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Human Flow Review

by Charles Trapunski
3 out of 5 stars

Is it possible to be profoundly shaken by a film and yet somehow at its most basic core still fundamentally disagree with its presentation? If so, this would be the emotion felt by Ai Weiwei’s stunning film Human Flow, which runs an intense two hours and twenty minutes (which is still shorter than Blade Runner 2049, but not much shorter), and asks the viewer to bear witness to the atrocities captured by the director, especially dealing with the idea of the refugee. It presents some surprising non-parallels to the Berlin Golden Bear-winning Fire at Sea. While Fire at Sea tells one story, Human Flow tells many stories and, one may argue, too many stories.

It’s difficult to keep up with the amount of refugee horror depicted by Weiwei and this is likely the very idea. I think that a movie that starts and ends with a bird’s eye view of the sea, (the tracking shots are gorgeous and really provide a credence to the scope attempted by the director) is a challenge. The difficulty lies in looking at Human Flow as a piece of narrative cinema instead of an art piece, and the director does us no favours by systematically visiting region after region (and receiving the access is clearly an aspect of this challenge). What is missing is a sense of permanence, of quiescence, of getting to stay with one single family or immigrant (or cat, in a couple of memorable occurrences).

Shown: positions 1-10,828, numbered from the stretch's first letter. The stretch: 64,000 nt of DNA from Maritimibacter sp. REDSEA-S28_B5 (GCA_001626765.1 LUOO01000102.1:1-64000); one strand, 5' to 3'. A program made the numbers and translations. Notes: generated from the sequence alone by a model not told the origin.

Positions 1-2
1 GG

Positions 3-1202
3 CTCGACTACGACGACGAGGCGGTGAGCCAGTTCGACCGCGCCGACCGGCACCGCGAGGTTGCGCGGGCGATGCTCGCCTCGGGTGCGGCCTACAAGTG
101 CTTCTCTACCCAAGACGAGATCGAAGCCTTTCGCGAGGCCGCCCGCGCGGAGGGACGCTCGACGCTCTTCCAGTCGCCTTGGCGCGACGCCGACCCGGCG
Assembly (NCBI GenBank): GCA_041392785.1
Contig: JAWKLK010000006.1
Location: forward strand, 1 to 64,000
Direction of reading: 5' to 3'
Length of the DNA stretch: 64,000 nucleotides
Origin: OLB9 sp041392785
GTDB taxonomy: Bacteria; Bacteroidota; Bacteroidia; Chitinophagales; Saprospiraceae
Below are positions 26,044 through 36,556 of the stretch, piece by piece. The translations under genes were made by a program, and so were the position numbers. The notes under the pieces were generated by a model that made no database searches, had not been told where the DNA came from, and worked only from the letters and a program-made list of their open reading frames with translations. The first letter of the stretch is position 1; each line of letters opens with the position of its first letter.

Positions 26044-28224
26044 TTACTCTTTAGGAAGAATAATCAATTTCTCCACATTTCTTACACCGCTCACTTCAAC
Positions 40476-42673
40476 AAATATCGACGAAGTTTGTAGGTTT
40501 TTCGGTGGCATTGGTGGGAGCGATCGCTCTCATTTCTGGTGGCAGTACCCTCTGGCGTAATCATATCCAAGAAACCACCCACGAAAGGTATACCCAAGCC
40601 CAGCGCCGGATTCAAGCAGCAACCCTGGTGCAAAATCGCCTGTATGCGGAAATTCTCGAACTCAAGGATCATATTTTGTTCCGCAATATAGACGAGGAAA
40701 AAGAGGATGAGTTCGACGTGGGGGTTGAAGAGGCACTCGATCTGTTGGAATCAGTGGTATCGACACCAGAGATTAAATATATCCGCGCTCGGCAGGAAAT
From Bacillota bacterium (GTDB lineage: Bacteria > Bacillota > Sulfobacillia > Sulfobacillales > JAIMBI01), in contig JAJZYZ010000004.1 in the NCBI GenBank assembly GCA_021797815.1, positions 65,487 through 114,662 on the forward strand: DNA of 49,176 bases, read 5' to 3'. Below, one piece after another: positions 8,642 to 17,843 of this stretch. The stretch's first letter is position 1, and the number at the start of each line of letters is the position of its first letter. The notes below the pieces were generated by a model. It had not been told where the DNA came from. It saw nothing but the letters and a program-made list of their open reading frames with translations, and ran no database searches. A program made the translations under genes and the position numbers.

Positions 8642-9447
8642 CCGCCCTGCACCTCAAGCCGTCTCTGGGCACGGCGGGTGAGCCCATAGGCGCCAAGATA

There is too much going on to take in the film in a specific manner, (and some of the stories are controversial, as a mention of climate change would have been fascinating to explore further) and certainly investigating the trouble Ai Weiwei and his crew experiences on the Mexico-United States border remains fascinating.

Above all, the multiple perspectives and the moments of Ai Weiwei inserting himself into the action, getting a haircut, (though he is no longer shorn in the next scene), or inserting himself into the story, show that the action is mutable, and instead of a news crawl at the bottom of the screen, these moments of chaos, of unplanned capture, make a lasting impact.

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